Dr. Craig: Yeah, we got me to write that one! [laughter] But I have a collaborator with that. My collaborator is James Sinclair. He is an interesting character. James works for the Air Force in computerized air-to-air combat analysis. He is a very fine cosmologist. So for about four years he spent researching contemporary cosmological theories concerning the origin of the universe. In the essay we put together I handle the philosophical arguments for the beginning of the universe and Jim handles the current cosmological evidence for the beginning of the universe. Together it is a tour de force; it is a very strong chapter.
Kevin Harris: The argument from contingency – a branch of the cosmological argument. What is it and who is the go-to guy?
Dr. Craig: Basically the argument says that there needs to be an explanation or a sufficient reason for why anything at all exists. This has to be found in a necessarily existing being – that is to say a being whose non-existence is impossible. Because if this being’s non-existence were possible then you’d need an explanation for why he exists or it exists, too. So in order to answer this question “Why does anything exist rather than nothing” you have to finally get to a being whose non-existence is impossible – a metaphysically necessary being. And this would be God. The go-to guy here is Alexander Pruss who is a young Catholic philosopher. He was at Georgetown University for many years and now has recently been acquired by Baylor in their philosophy department. Pruss, he is a real character. He is your typical image of a philosopher. Wild hair, kind of poking out in all directions. He is so smart. I mean, everybody thinks he is a genius. He has a doctorate in mathematics and a doctorate in philosophy. So when he does philosophy, it’s like reading mathematics. He is so smart; he is one of those guys who is kind of on the edge, you know? He is just so brilliant that it is hard to even talk with him sometimes. He is the guy who has defended this argument for the existence of God.
Kevin Harris: Let’s go down your list. What is next after contingency?
Dr. Craig: We have a nice introductory essay by Charles Taliaferro of St. Olaf College on the whole project of natural theology.  Charles is a very fine historian of philosophy. So he takes the long perspective of what is natural theology, how is it developed, and is it a valid project to even undertake in our day? He has recently written a book on philosophy of mind in which he defends the view that the mind is not identical with the brain, that the mind is distinct from the body. In this introductory essay, he shows how important this whole mind-brain distinction is for the project of natural theology. Because if you don’t think there can be an unembodied mind, well, then the existence of God is not even a possibility. Your theology can’t even get off the ground. So this introductory essay is a very fascinating study of the whole duality of mind and body and its impact upon questions of God’s existence.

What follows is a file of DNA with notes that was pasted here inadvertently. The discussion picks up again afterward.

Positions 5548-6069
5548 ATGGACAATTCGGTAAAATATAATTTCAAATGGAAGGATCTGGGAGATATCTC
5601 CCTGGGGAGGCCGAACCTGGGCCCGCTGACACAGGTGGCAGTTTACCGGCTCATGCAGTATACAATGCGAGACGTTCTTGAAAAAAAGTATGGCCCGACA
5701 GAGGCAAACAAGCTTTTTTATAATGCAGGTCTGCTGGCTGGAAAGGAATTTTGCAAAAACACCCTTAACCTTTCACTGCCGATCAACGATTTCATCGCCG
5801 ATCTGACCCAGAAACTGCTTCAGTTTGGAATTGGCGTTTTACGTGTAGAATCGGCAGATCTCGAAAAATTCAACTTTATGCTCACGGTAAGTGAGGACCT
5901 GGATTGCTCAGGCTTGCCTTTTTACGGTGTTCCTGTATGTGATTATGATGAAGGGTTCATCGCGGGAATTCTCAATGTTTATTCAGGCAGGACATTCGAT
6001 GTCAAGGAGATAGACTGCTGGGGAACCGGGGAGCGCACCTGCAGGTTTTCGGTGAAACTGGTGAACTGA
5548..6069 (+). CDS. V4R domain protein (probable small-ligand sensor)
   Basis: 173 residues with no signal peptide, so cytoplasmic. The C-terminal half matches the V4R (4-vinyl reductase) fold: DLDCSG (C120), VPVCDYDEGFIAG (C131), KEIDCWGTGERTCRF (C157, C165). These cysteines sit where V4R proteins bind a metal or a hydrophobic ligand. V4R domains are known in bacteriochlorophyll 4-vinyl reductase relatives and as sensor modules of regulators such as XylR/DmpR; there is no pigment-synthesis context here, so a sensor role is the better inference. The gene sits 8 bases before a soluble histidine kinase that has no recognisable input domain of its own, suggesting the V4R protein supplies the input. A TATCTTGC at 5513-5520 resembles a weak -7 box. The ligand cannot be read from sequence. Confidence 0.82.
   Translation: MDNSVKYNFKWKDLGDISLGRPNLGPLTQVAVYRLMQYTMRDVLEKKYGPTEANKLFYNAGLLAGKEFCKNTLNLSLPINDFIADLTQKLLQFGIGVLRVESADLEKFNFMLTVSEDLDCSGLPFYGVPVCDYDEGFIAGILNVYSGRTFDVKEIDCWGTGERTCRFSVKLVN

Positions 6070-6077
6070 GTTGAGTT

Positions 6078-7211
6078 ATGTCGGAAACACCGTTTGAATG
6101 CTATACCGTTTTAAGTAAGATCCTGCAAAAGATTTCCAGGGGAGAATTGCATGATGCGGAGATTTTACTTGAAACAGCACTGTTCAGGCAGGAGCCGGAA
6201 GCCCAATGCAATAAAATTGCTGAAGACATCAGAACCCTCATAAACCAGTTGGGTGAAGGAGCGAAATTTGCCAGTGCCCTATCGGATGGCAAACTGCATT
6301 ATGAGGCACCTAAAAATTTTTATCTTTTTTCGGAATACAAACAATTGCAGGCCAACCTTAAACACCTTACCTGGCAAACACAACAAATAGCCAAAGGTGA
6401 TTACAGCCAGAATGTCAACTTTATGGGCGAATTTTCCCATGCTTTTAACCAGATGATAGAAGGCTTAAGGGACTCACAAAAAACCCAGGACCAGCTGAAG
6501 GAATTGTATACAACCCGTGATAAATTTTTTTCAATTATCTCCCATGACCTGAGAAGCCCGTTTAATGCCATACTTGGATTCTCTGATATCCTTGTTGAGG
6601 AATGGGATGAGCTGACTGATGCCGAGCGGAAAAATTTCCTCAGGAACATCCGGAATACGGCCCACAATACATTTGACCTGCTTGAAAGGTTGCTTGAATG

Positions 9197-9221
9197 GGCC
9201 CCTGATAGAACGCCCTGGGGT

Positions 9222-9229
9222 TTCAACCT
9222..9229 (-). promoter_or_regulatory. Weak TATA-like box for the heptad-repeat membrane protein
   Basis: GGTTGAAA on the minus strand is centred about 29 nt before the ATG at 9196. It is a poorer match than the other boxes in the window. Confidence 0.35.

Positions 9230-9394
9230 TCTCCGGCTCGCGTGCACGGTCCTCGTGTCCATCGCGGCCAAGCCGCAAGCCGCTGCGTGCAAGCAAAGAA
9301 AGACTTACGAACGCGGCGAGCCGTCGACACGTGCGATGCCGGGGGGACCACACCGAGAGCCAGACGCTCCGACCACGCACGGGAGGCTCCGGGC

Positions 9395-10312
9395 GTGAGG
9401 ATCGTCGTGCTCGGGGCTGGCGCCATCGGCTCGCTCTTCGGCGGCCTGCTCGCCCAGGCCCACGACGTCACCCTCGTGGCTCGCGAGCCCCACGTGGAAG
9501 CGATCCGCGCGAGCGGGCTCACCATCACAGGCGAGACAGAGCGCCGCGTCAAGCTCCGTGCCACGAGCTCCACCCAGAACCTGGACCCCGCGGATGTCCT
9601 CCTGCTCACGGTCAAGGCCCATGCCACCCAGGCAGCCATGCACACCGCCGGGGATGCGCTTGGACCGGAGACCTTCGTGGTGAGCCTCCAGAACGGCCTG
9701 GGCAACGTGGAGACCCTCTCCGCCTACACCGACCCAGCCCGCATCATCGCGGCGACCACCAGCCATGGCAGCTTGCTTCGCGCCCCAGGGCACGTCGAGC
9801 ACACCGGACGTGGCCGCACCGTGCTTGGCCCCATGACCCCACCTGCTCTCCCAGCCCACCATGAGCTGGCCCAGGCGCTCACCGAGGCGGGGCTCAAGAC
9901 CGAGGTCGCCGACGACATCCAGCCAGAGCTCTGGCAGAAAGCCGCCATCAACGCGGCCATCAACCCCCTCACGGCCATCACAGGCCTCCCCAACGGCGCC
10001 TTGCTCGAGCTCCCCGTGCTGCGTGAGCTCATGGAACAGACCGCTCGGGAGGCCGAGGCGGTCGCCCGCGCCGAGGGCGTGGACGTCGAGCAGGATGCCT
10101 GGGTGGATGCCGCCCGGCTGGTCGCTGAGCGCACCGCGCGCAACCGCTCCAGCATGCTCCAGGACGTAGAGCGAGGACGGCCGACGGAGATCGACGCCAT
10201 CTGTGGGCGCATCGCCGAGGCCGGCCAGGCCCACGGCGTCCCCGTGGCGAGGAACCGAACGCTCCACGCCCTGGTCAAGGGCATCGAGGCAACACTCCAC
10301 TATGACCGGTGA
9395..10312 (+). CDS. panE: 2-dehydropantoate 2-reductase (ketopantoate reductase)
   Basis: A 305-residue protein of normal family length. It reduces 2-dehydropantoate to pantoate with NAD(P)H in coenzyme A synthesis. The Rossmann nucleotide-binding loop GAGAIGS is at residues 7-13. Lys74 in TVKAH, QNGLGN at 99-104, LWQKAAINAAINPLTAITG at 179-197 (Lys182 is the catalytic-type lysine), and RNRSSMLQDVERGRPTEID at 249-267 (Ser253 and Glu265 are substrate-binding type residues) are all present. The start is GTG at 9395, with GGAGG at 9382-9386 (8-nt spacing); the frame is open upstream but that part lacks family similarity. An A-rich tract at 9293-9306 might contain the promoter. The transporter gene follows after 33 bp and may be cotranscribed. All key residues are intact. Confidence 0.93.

Kevin Harris: Are we more than our brains?
Dr. Craig: That is what he argues. Or at least he argues that it hasn’t been proven that we are nothing but our brains.
Kevin Harris: Blackwell Companion to Natural Theology – it is a big volume. Does this serve as any kind of corrective you think?
Dr. Craig: Ah, well, thanks for asking because, yes, it does! There is nothing else like this. The Blackwell Companion series is a very prestigious series of reference volumes in philosophy to various fields of philosophy. There is a Companion to Metaphysics, there is a Companion to Epistemology, there is a Companion to Ethics. But there has never been published by Blackwell or anybody else a Companion to Natural Theology. So the book is unique in bringing together these top authors to write on these arguments for the existence of God. Our hope is that this will become the standard reference work in the area where, if you are going to dispute the existence of God or you are going to affirm it, you’ve got to go to this volume and take account of what these authors say.
Kevin Harris: The argument from consciousness. What is that? The conscious?
Dr. Craig: This is related to the mind-body issue. J. P. Moreland wrote this. J. P. is an expert in philosophy of mind, which is a subdiscipline of philosophy, which specializes in trying to understand the human person. Are we just a bag of chemicals on bones or is there a mind, a self, that is distinct from the body but in some way closely wedded to the body so that the mind and the brain cooperate together to think? J. P. argues that naturalism, or materialism, or reductionism, is at a complete loss to explain consciousness and intentionality – that is the fact that our thoughts are about things, that I can think about something. No physical object like the pen or the desk or the table is about something else. And yet we have thoughts about things. J. P. argues that this requires a self which is distinct from the physical organ, the brain. Freedom of the will is also something that seems to require an immaterial self. Because if you are nothing but the brain then everything you do and think is just the result of electrochemical impulses determined by your make up and the stimuli that come to you through your five senses. So he is arguing that there is such a thing as mind, it is distinct from the brain, and that this is best explained by the fact that there is an ultimate mind which is distinct from the universe and has created the universe with all its material objects; namely, God.